In conclusion, this study created and examined balanced indicators for health security in China based on the “Health China 2030” questionnaire. The findings of this study give insight into the overall situation of health security in China and indicate opportunities for improvement. This study’s balanced indices include a wide variety of health security characteristics, including health infrastructure, health workforce, illness prevention and control, disaster preparedness and response, and health outcomes. The balanced indices research shows that China has achieved substantial progress in enhancing its health security in recent years. Nonetheless, other sectors still need attention and investment, such as improved health infrastructure and emergency response skills. This study also emphasizes the significance of utilizing balanced indices to measure the condition of health security since they give a full and objective perspective of the many components of health security. Balanced indices may also be used to promote cross-country comparisons and benchmarking, which can assist uncover best practices and areas for development.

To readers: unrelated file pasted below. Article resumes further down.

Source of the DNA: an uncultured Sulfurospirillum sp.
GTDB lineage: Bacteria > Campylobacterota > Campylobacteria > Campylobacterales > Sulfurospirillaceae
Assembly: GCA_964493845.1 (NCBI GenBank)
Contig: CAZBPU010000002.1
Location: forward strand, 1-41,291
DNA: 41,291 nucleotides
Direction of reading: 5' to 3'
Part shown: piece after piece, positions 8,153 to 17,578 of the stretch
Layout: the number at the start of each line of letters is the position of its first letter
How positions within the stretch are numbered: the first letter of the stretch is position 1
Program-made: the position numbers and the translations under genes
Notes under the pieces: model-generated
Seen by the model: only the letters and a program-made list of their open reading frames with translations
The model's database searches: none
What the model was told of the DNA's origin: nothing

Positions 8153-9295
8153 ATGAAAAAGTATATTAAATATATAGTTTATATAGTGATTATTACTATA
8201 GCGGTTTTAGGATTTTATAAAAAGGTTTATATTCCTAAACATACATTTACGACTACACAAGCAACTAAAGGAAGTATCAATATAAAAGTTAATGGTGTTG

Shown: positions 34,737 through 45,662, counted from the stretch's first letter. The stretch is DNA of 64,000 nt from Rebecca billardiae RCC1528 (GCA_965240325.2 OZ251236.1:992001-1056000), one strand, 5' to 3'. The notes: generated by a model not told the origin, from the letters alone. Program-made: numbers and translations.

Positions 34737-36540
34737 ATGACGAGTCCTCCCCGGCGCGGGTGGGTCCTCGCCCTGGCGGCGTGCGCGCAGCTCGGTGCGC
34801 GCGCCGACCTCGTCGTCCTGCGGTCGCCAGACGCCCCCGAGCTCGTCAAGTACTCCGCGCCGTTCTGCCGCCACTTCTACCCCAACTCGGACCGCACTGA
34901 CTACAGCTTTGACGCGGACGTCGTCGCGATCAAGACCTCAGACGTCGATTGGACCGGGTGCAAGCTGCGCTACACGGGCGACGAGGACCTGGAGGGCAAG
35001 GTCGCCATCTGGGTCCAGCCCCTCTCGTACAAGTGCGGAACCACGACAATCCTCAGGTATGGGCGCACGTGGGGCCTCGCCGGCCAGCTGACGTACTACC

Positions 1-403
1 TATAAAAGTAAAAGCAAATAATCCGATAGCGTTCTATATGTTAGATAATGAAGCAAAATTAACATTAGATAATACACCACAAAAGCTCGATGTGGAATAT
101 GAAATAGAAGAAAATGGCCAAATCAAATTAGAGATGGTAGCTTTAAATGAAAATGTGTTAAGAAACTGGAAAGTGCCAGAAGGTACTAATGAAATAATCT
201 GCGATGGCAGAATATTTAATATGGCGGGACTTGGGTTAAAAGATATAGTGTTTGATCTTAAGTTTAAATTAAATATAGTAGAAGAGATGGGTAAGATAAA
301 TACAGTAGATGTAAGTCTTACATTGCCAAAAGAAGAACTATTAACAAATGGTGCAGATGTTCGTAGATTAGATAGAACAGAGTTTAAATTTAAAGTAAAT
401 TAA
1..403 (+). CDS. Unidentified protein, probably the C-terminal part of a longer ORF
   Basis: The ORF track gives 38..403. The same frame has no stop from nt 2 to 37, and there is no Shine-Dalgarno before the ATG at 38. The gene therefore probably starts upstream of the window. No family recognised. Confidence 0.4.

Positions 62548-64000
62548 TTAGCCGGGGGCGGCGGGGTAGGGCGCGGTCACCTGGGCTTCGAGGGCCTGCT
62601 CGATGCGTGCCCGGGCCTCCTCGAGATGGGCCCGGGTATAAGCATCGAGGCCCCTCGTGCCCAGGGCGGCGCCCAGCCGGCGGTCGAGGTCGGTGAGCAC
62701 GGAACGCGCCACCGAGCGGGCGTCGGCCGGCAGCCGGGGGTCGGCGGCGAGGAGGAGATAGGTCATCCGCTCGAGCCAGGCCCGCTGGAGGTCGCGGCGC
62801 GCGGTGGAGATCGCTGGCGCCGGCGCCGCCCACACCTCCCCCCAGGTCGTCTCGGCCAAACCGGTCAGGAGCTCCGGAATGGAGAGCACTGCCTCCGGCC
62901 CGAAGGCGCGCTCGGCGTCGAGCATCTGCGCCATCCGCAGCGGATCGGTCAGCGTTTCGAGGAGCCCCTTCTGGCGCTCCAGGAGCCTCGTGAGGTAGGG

Notwithstanding the useful insights presented by this research, there are some limits and issues that require further investigation in the future. The subjective character of the questionnaire, the possibility of bias in the selection of variables and weights, geographical and socioeconomic variations in health security, and the lack of longitudinal data are all examples. Resolving these constraints and problems will assist assure the validity and trustworthiness of the data, as well as providing a more realistic picture of China’s health security.

Overall, the construction and analysis of balanced indicators for health security in China based on the “Health China 2030” questionnaire is a great addition to the area of public health. This study presents a complete and impartial assessment of the many aspects of health security in China, highlighting the areas that demand attention and investment. It is intended that the findings of this study would influence public health policy and decision-making, as well as contribute to the enhancement of health security not only in China, but also in other countries with similar experience.